United States District Court, D. South Carolina, Greenville Division
REPORT OF MAGISTRATE JUDGE
F. McDonald United States Magistrate Judge.
matter is before the court on the motion to remand filed by
the plaintiff, a state prisoner proceeding pro se.
Pursuant to the provisions of Title 28, United States Code,
Section 636(b)(1)(B), and Local Civil Rule 73.02(B)(2)(d)
(D.S.C.), this magistrate judge is authorized to review all
pretrial matters in cases filed under 42, United States Code,
Section 1983 and submit findings and recommendations to the
January 24, 2019, this case was removed by the defendants to
this court from the McCormick County Court of Common Pleas
based on federal question jurisdiction under 28 U.S.C. §
1331 (doc. 1). On February 20, 2019, the plaintiff filed a
motion to remand (doc. 11), and on March 6, 2019, the
defendants filed their response in opposition to the motion
to remand (doc. 19). The plaintiff filed a reply on March 11,
2019 (doc. 23).
district courts have original jurisdiction over claims
arising under federal law, including “all civil actions
arising under the Constitution.” 28 U.S.C. § 1331.
“The presence or absence of federal-question
jurisdiction is governed by the ‘well-pleaded complaint
rule,' which provides that federal jurisdiction exists
only when a federal question is presented on the face of the
plaintiff's properly pleaded complaint.”
Caterpillar Inc. v. Williams, 482 U.S. 386, 392
(1987). State court defendants may remove a civil action to
federal district court if the district court has original
subject matter jurisdiction over the action. 28 U.S.C. §
motion to remand, the plaintiff argues that his causes of
action arise only under state law (doc. 11 at
The general rule is that a plaintiff is the “master of
the claim, ” and he may “avoid federal
jurisdiction by exclusive reliance on state law” in
drafting his complaint. Caterpillar, 482 U.S. at
392. Here, however, in addition to alleging violation of
“Statute Section 15 Tort, SC Code Ann. (1976),
” the plaintiff alleges in his complaint
that the defendants acted with “deliberate
indifference” and subjected him to “cruel and
unusual punishment” in violation of his rights under
the Eighth and Fourteenth Amendments to the United States
Constitution (doc. 1-1 at 40). Accordingly, a federal
question is presented, and removal by the defendants was
reply in support of his motion, the plaintiff argues that his
claims are cognizable under the South Carolina Tort Claims
Act (“SCTCA”) and that defendant South Carolina
Depart of Corrections (“SCDC”) is amenable to
suit in state court under the SCTCA (doc. 23 at 2). In
support of his position, the plaintiff cites Green v.
S.C. Dep't of Corr., in which the court noted that
the SCDC is “amenable to suit in state court for tort
pursuant to the [SCTCA], but is not amenable to suit in
federal court for damages based on an alleged violation of a
prisoner's constitutional rights.” C.A. No.
9:11-3407-DNC, 2012 WL 360144, at *1 n. 1 (D.S.C. Jan. 13,
2012), R&R adopted by 2012 WL 360105 (D.S.C.
Feb. 2, 2012) (citation omitted).
is permissible for a plaintiff to dismiss his federal claims
or amend the complaint to remove federal claims and seek
remand.” Perry v. S.C. Dep't of Corr, C.A.
No. 1:16-824-BHH-SVH, 2016 WL 4118923, at *2 (D.S.C. May 13,
2016), R&R adopted by 2016 WL 4060942 (D.S.C.
July 29, 2016) (citing 16 Moore's Federal Practice §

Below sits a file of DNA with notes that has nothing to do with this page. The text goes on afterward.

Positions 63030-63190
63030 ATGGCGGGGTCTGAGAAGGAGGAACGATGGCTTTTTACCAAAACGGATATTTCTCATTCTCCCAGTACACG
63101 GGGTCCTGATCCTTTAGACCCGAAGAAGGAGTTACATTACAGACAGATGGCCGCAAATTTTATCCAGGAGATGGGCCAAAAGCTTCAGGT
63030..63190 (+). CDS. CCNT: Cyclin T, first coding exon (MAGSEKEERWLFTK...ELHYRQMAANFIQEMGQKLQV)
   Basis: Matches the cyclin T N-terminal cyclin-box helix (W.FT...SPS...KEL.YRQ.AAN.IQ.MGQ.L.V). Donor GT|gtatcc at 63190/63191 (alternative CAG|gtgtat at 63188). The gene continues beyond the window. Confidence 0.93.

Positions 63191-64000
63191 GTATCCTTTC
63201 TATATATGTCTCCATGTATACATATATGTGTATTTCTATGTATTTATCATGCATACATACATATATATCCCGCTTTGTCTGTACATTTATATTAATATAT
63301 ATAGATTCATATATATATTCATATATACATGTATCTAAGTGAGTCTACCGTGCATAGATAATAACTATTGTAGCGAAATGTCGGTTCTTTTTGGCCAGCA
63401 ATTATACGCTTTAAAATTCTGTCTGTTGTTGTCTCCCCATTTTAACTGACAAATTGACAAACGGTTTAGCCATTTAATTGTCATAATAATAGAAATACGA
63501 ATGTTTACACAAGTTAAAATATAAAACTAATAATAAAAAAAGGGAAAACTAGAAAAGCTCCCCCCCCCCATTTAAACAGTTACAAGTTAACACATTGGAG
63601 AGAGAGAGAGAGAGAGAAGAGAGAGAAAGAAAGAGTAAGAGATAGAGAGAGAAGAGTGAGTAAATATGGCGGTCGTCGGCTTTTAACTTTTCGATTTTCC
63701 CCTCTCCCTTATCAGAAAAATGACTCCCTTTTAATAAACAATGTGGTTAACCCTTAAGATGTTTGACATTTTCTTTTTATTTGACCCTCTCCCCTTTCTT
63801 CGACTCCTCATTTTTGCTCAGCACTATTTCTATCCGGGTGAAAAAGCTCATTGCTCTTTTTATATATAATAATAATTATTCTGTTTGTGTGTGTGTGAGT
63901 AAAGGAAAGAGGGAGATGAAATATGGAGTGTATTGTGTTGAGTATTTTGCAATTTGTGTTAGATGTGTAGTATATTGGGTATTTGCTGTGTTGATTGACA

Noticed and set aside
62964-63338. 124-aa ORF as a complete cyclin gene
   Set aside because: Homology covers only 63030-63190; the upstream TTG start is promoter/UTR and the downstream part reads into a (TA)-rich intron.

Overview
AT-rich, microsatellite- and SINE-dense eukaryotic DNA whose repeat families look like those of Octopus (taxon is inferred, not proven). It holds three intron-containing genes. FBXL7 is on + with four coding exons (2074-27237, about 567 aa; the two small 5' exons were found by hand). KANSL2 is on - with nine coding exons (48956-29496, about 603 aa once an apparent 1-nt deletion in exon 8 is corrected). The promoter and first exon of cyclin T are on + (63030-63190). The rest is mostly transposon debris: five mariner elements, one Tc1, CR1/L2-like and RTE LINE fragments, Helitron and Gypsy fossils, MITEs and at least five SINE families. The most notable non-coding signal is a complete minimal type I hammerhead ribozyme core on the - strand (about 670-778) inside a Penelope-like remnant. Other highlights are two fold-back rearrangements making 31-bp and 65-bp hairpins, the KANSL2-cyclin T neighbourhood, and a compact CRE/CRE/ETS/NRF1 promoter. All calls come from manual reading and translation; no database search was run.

107.14(3)(b)(ii) (3rd ed. 2013)). Pursuant to 28 U.S.C.
§ 1367(c)(3), the district court may decline to exercise
supplemental jurisdiction “if the district court has
dismissed all claims over which it has original
jurisdiction.” See also United Mine Workers v.
Gibbs, 383 U.S. 715, 726 (1966) (“Certainly, if
the federal claims are dismissed before trial, even though
not insubstantial in a jurisdictional sense, the state claims
should be dismissed as well.”).
upon the foregoing, the undersigned recommends that the
district court interpret the plaintiff's filings as
voluntarily dismissing any federal claims alleged in his
complaint. The undersigned further recommends that the
district court decline to exercise supplemental jurisdiction
over the plaintiff's state law claims and grant the
plaintiff's motion to remand (doc. 11) this matter to the
McCormick County Court of Common Pleas. Should this
recommendation be adopted, the undersigned recommends that
the pending non-dispositive motions be denied as moot
(see docs. 12, 13, 14, 24, 27, 29).
of Right to File Objections to Report and
parties are advised that they may file specific written
objections to this Report and Recommendation with the
District Judge. Objections must specifically identify the
portions of the Report and Recommendation to which objections
are made and the basis for such objections. “[I]n the
absence of a timely filed objection, a district court need
not conduct a de novo review, but instead must ‘only
satisfy itself that there is no clear error on the face of
the record in order to accept the recommendation.'”
Diamond v. Colonial Life & Acc. Ins. Co., 416
F.3d 310 (4th Cir. 2005) (quoting Fed.R.Civ.P. 72 advisory
written objections must be filed within fourteen (14) days of
the date of service of this Report and Recommendation. 28
U.S.C. § 636(b)(1); Fed.R.Civ.P. 72(b); see Fed.R.Civ.P.
6(a), (d). Filing by mail pursuant to Federal Rule of Civil
Procedure 5 may be accomplished by mailing objections to:
Robin L. Blume, Clerk United States District Court 300 East
Washington Street Greenville, South Carolina 29601
to timely file specific written objections to this Report and
Recommendation will result in waiver of the right to appeal
from a judgment of the District Court based upon such
Recommendation. 28 U.S.C. § 636(b)(1);
Thomas v. Arn, 474 U.S. 140 (1985); Wright v.